Tryin to catch some cock in prijedor

Catxh initial analysis of the context of the events in Opstina Prijedor is based on almost statements by surviving victims of and witnesses to these events currently living in different countries, local Serbian media reports of the events and research into the context of the events. The statements from almost victims and witnesses are contained in four separate confidential volumes. The hundreds of informants presented descriptions of different parts of the events and also various versions of the events - differences appear, however, only as far as details are concerned.

When it comes to the overall and general picture, the witnesses speak as if with one voice - as the case often is with the expression of prijeddor collective memory of a population having shared in a major painful event. More often than not, available Serbian media reports and statements made by Serbian leaders to foreign visitors to the cocj - official delegations among them - support the general overall prijedorr obtained from the victims and witnesses. A similar reservation is necessary concerning the accuracy of this Tryin to catch some cock in prijedor. The analysis is, save for ti reproduction of generally available facts, based on allegations. As always in criminal cases, the judgement is for the court to make under due process of law.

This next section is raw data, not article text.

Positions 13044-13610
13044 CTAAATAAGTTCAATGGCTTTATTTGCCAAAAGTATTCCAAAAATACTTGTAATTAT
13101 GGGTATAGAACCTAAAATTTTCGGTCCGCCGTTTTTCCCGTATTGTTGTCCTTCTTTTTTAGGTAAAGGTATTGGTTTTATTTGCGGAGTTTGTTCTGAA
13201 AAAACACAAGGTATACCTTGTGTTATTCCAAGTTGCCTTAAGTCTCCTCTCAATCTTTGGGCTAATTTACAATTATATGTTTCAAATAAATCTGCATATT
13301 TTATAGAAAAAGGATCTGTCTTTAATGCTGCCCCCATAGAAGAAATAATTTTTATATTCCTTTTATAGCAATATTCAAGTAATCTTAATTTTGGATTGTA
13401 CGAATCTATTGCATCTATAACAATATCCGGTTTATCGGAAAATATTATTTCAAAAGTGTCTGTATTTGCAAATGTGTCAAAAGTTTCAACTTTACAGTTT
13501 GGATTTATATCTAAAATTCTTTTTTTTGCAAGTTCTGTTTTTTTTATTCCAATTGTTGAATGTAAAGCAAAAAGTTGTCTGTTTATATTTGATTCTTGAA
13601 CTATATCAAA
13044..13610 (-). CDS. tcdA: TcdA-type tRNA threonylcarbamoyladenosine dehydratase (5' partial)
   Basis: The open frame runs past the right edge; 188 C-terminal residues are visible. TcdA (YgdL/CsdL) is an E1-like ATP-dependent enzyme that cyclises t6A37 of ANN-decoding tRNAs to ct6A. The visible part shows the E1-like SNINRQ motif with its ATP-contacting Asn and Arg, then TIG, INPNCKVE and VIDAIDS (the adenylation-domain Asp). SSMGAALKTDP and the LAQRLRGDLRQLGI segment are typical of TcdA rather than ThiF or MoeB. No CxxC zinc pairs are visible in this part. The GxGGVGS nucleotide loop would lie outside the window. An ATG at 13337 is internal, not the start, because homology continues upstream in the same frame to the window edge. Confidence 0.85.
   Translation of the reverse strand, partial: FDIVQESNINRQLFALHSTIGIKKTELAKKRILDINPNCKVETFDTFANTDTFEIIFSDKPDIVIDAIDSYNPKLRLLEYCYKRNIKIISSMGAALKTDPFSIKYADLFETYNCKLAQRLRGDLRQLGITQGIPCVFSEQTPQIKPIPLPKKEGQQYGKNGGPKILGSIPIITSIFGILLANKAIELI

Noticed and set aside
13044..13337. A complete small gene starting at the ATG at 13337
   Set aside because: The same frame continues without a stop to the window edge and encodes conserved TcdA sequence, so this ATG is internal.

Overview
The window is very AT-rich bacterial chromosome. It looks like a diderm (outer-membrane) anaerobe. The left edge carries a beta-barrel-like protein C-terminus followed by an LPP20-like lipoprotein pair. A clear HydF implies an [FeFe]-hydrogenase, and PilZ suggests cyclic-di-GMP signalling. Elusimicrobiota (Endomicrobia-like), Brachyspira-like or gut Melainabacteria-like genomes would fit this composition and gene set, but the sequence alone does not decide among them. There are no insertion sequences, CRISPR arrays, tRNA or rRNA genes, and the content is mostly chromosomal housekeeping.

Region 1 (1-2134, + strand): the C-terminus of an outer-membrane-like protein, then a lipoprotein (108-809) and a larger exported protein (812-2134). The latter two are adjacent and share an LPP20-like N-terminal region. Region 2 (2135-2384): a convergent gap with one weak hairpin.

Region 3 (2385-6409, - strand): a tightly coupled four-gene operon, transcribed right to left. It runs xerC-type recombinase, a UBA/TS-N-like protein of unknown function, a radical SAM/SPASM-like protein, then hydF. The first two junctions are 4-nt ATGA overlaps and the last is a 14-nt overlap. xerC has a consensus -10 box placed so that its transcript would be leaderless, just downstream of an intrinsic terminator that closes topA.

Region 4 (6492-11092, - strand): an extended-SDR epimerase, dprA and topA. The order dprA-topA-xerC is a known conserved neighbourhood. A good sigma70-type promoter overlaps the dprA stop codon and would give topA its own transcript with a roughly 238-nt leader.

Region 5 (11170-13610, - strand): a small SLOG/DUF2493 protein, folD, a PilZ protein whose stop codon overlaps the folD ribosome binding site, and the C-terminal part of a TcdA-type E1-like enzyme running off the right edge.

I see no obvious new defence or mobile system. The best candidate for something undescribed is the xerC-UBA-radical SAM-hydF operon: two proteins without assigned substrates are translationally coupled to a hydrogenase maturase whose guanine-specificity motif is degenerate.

Opstina Prijedor - general description An opstina is cokc administrative unit in the former Yugoslavia. The neutral translation is prijeddor district. Opstina Prijedor is cahch in north-western BiH in an Tryin to catch some cock in prijedor which is part of Bosanska i. Save for the area of Sanski Most, the other Completley free sex chat districts had Serbian majority jn prior to the disintegration of and violence in the former Yugoslavia. More important in the context of the events from onward, Opstina Prijedor as part of north-western BiH is clearly located inside any corridor that Serbs could want to clear between Serbia proper and the Serbian-occupied Croatian Krajina.

One obstacle to such a corridor is that catcb crossing the Drina River the frontier between Serbia proper and BiH and moving westward through BiH towards the Croatian Krajina region, the population - before the violence started in - was multi- ethnic and the Serbs were ;rijedor even a somw in many of these areas. Any Serbian demands for territory for a corridor was thus ;rijedor to gain cocck support in BiH. InSerbian military leaders in Banja Luka acknowledged the need for the conquest of a corridor as mentioned. The district Prijedor has one main town, which is also named Prijedor, two smaller towns called Ljubija and Kozarac, and numerous villages and hamlets.